Commenced in January 2007
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Edition: International
Paper Count: 2

Search results for: Raveendran Paramesran

2 Subjective versus Objective Assessment for Magnetic Resonance (MR) Images

Authors: Heshalini Rajagopal, Li Sze Chow, Raveendran Paramesran


Magnetic Resonance Imaging (MRI) is one of the most important medical imaging modality. Subjective assessment of the image quality is regarded as the gold standard to evaluate MR images. In this study, a database of 210 MR images which contains ten reference images and 200 distorted images is presented. The reference images were distorted with four types of distortions: Rician Noise, Gaussian White Noise, Gaussian Blur and DCT compression. The 210 images were assessed by ten subjects. The subjective scores were presented in Difference Mean Opinion Score (DMOS). The DMOS values were compared with four FR-IQA metrics. We have used Pearson Linear Coefficient (PLCC) and Spearman Rank Order Correlation Coefficient (SROCC) to validate the DMOS values. The high correlation values of PLCC and SROCC shows that the DMOS values are close to the objective FR-IQA metrics.

Keywords: medical resonance (MR) images, difference mean opinion score (DMOS), full reference image quality assessment (FR-IQA)

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1 Mental Health Impacts of COVID-19 on Diverse Youth and Families in Canada

Authors: Lucksini Raveendran


Introduction: This mixed-methods study focuses on the experiences of ethnocultural youth and families in Canada, identifying key barriers and opportunities to inform service programming and policies that can better meet their mental health needs during the COVID-19 pandemic and beyond. Methods: Mental Health Commission of Canada's Headstrong initiative administered the youth survey (April – June 2020) and family survey (June – August 2020) with a total sample size of 137 and 481 respondents, respectively. Thematic analysis was conducted to identify key challenges faced, coping strategies used, and help-seeking behaviours. A similar approach was also applied to the family survey data, but instead, a representative sample was collated to analyze geographically variable and ethnically diverse subgroups. Results and analysis: Multiple challenges have impacted families, including increased feelings of loneliness and distress from border travel restrictions, especially among those navigating pregnancy alone or managing children with developmental needs, which is often understudied. Also, marginalized groups were disproportionately affected by inequitable access to communication technologies, further deepening the digital divide. Some reported living in congregated homes with regular conflicts, thus leading to increased anxiety and exposure to violence. For many families, urbanicity and ethnicity played a key role in how families reported coping with feelings of uncertainty while managing work commitments, navigating community resources, fulfilling care responsibilities, and homeschooling children of all ages. Despite these challenges, there was evidence of post-traumatic growth and building community resiliency. Conclusions and implications for policy, practice, or additional research: There is a need to foster opportunities to promote and sustain mental health, wellness, and resilience for families through social connections. Also, intersectionality must be embedded in the collection, analysis, and application of data to improve equitable access to evidence-based and recovery-oriented mental health supports among diverse families in Canada. Lastly, address future research on the long-term COVID-19 impacts of travel border restrictions on family wellness.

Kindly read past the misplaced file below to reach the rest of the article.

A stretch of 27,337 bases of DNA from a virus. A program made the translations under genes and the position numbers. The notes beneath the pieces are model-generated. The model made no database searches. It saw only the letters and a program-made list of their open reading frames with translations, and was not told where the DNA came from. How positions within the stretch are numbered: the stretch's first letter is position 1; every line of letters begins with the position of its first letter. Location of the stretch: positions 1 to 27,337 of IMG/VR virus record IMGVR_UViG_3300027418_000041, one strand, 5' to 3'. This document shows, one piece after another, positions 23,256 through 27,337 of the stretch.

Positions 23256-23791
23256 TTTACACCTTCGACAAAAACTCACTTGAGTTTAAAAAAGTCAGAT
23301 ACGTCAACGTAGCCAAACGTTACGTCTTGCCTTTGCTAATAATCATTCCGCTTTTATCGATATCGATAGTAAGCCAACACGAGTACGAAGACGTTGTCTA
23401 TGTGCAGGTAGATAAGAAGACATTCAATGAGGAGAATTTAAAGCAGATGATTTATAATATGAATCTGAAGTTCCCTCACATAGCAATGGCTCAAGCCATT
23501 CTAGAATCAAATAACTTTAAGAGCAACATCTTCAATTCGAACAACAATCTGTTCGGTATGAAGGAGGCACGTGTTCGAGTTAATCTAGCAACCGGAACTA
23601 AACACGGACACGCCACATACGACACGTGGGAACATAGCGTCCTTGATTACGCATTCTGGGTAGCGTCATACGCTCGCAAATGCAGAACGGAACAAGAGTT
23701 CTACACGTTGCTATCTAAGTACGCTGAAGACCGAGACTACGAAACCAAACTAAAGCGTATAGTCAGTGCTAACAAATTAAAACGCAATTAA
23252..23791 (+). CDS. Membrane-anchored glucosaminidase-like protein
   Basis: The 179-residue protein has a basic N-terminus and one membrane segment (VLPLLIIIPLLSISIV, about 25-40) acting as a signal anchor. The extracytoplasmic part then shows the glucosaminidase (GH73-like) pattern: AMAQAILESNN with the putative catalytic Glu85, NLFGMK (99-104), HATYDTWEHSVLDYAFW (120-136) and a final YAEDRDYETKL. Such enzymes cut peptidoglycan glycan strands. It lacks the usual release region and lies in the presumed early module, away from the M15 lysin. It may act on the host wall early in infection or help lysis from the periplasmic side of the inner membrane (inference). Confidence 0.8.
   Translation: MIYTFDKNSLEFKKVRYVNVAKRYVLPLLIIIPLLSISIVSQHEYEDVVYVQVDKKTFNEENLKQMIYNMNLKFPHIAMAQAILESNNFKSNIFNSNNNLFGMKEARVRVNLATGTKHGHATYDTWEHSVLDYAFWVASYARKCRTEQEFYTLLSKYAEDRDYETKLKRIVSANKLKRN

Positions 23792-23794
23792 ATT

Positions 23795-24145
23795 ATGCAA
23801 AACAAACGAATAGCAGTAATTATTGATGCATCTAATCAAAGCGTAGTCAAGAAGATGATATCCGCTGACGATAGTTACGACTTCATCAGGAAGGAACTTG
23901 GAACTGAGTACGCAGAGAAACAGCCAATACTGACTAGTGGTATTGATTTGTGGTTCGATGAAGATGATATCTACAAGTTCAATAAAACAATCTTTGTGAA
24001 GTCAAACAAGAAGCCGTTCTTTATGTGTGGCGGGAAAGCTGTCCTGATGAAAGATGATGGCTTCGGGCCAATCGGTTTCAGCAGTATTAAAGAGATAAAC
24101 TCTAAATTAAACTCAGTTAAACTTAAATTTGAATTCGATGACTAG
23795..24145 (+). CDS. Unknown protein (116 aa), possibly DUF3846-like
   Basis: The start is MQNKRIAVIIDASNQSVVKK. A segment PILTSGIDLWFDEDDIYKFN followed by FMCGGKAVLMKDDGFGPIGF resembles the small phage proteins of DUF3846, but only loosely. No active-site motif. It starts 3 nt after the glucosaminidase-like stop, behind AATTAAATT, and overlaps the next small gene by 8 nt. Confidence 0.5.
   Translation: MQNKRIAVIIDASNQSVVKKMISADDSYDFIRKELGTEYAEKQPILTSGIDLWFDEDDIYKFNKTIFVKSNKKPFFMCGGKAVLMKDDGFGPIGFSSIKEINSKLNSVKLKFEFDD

Keywords: mental health, youth mental health, family wellness, health equity

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